Grant Hodgeon

Born and raised in Lancashire, UK – Grant Hodgeon images capture the illusive moment between moments. His work has been been featured in the Lancashire Evening Post as well as shown in galleries from Preston to London. Grant is currently working full time with photographer Jeff Sciortino in Chicago, IL. The images and text below are part of a book titled Available Allan he made to document the life of his grandfather.

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We currently live in a time so bombarded with visual stimulation that we find it near impossible to imagine existing in an era where images were not on every bus stand, in every newspaper or on every street corner. We are so overwhelmed by these images that we no longer have the ability to consciously acknowledge them all. Despite this, there are certain artifacts that we hold much closer to our hearts, photographs that to any other person are meaningless and disconnected. These are the ones we take ourselves. The ones we have taken of us. The family of which we are a part of.

This book initially existed to compile and document the life of my grandfather – though the harder I looked, the less I found. It occurred to me that my grandfathers’ generation is the last to have a scattered and undocumented upbringing. Todays children are seen through the eyes of mobile phones and digital cameras. Immortalised in bytes that don’t deteriorate over time. Pictures that are published across the internet and consequently across the world to family, friends and strangers alike. We now live in a time so enriched with images of the past that the underlying idea of history being written by the successor seems to be questioned. His story now appears to be Our story.

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My primary aims were to chronologise his life – A full, detailed compilation – though it seems to have devolved into something much less structured. The burdening sense of fragmented memories seemed to dominate my journey and it was as if the more I learnt the less I found to help support these memories. The docking cranes that once were an integral part of my grandfathers life are now nothing more than a memory supported by a couple of photographs and a current piece of land that has been re- appropriated into a shopping and leisure area.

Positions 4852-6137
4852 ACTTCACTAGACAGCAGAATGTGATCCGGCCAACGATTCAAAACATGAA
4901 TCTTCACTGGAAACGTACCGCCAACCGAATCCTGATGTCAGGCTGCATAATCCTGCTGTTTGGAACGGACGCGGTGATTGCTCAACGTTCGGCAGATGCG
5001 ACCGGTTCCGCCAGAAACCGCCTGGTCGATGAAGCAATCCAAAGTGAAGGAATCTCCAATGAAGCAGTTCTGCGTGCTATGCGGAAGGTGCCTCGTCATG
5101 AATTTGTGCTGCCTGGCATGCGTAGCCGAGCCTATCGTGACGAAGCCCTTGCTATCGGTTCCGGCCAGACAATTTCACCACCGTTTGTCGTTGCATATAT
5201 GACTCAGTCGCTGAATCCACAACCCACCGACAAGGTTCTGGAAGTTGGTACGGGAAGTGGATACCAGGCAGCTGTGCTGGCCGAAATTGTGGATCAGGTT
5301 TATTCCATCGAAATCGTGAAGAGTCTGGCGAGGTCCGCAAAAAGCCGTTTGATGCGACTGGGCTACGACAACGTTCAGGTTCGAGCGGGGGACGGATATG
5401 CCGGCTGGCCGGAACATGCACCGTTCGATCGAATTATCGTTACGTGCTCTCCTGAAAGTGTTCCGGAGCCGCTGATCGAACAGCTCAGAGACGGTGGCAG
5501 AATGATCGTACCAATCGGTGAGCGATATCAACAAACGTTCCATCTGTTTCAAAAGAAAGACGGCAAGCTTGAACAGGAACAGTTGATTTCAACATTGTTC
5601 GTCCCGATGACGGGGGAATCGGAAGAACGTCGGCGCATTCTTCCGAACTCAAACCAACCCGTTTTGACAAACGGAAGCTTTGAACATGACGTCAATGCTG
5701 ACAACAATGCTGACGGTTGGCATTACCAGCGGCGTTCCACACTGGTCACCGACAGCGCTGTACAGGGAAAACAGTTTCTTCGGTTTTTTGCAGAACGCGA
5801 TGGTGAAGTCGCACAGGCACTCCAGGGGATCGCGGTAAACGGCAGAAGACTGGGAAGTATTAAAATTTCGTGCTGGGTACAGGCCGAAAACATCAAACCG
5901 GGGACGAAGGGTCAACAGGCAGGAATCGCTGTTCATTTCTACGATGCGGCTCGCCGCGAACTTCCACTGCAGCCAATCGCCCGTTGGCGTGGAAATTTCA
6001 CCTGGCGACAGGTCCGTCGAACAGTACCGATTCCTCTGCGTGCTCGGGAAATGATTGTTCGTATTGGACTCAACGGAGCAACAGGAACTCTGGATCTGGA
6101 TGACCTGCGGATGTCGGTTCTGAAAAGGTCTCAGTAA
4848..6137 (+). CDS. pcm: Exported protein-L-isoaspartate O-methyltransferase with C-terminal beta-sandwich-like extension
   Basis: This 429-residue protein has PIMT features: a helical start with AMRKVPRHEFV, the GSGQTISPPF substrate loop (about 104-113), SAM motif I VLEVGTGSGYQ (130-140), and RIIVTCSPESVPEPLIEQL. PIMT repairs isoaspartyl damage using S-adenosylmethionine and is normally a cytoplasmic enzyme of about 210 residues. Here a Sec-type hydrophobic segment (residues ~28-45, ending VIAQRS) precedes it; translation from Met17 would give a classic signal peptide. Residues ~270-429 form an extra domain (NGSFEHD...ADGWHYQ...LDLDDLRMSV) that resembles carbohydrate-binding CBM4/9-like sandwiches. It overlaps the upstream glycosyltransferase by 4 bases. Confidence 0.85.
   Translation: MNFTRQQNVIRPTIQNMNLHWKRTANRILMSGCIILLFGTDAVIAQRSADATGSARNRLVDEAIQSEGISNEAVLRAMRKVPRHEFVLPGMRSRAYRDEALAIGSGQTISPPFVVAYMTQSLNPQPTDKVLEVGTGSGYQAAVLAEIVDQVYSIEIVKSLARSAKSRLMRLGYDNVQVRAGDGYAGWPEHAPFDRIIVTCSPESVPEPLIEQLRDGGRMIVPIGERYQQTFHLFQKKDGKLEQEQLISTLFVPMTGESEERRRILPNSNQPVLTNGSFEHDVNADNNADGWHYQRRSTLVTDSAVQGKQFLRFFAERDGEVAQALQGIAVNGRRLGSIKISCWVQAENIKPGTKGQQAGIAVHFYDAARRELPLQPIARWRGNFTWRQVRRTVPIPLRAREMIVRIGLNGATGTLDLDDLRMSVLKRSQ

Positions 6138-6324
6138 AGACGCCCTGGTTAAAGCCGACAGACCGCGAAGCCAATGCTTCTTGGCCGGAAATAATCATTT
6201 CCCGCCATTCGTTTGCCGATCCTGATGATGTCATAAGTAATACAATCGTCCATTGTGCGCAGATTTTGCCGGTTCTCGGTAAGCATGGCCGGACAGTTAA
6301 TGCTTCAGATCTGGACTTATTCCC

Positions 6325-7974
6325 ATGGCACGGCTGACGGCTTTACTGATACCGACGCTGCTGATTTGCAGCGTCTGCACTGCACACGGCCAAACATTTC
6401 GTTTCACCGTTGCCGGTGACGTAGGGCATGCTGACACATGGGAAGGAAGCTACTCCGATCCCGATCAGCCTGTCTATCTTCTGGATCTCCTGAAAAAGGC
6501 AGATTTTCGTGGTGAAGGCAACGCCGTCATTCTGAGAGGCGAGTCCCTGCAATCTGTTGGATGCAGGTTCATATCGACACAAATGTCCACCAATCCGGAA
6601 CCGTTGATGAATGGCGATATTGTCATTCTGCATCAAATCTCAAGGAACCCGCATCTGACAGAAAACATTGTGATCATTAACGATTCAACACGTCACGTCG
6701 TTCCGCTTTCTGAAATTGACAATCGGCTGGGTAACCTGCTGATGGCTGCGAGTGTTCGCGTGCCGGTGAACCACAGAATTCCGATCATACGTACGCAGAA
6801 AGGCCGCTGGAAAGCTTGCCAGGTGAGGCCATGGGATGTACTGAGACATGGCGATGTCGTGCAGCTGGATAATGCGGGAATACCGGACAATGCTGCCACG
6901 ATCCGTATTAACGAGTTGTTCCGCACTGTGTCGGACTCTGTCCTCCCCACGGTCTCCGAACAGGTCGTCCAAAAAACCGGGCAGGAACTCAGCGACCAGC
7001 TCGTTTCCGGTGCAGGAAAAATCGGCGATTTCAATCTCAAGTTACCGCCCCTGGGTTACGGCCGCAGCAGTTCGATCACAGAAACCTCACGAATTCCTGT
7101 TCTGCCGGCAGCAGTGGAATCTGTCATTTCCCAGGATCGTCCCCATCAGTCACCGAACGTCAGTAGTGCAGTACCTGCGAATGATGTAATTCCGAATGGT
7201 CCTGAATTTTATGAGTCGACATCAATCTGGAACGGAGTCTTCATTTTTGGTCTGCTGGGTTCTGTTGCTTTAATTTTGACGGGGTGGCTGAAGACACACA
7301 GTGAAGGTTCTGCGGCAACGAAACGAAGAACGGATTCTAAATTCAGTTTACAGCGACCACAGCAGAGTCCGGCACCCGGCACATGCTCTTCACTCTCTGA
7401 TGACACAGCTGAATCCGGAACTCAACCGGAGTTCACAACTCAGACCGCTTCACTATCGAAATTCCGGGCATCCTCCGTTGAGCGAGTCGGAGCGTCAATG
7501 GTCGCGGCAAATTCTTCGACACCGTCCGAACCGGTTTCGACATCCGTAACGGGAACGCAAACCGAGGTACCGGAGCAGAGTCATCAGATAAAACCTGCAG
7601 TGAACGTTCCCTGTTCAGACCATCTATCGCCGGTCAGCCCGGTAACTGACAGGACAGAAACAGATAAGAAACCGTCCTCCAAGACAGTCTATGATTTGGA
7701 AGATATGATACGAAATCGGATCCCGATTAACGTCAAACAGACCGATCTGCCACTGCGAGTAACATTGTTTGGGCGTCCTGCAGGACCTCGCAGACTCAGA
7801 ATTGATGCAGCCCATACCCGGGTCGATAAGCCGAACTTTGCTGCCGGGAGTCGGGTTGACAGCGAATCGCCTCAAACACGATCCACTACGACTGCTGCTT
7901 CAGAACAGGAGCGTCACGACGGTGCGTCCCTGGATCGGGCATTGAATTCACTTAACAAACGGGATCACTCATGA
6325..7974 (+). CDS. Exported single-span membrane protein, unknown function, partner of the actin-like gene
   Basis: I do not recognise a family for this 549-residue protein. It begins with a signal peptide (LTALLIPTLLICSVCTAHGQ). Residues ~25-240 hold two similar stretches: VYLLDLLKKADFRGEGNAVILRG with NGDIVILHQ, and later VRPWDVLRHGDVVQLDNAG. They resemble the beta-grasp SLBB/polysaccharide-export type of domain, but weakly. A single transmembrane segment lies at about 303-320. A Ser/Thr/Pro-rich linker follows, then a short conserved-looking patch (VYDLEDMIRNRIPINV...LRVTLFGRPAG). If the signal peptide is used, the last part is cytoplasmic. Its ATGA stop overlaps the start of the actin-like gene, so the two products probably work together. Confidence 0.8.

How is it possible for me to compress 68 years of life into a book that I could honestly admit to being detailed and exhaustive? I couldn’t.

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The only way in which I felt I could make this book was to further the notion of the fragmented and deteriorated. I wanted to collect an array of artifacts both old and new and arrange them in a narrative that told a story of a life in simple, non-linear successions. Quotes relating to geographical locations and nondescript annotations relating to old photographs. My aim is to persuade the viewer to produce a personal sense of understanding of my grandfather. I’d like the viewer to fill in the gaps intentionally left out in hope that it induces a compassionate appreciation of a human being they have no direct relation to.

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The only way in which I felt I could make this book was to further the notion of the fragmented and deteriorated. I wanted to collect an array of artifacts both old and new and arrange them in a narrative that told a story of a life in simple, non-linear successions. Quotes relating to geographical locations and nondescript annotations relating to old photographs. My aim is to persuade the viewer to produce a personal sense of understanding of my grandfather. I’d like the viewer to fill in the gaps intentionally left out in hope that it induces a compassionate appreciation of a human being they have no direct relation to.

The life of my grandfather was well photographed and documented roughly from the moment he met my grandmother. It seemed as if the lack of photographic evidence from his earlier years was something I could go back and fill in with a current look at the locations that meant something to him. In doing this I discovered the vernacular of my grandfathers era was no longer.

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The places and stories that constructed a large part of his life no longer existed. Mere traces of them remained. It was these traces that I felt should be captured, before they too disappeared.

My grandfather has been an inspiration to me throughout the making of this book. He has enlightened me to appreciate and exercise patience, dedication and love. Without him I would not have understood the importance of perseverance and heart. This book is dedicated to him.

– Grant Hodgeon

See more of his work at www.photogrant.com



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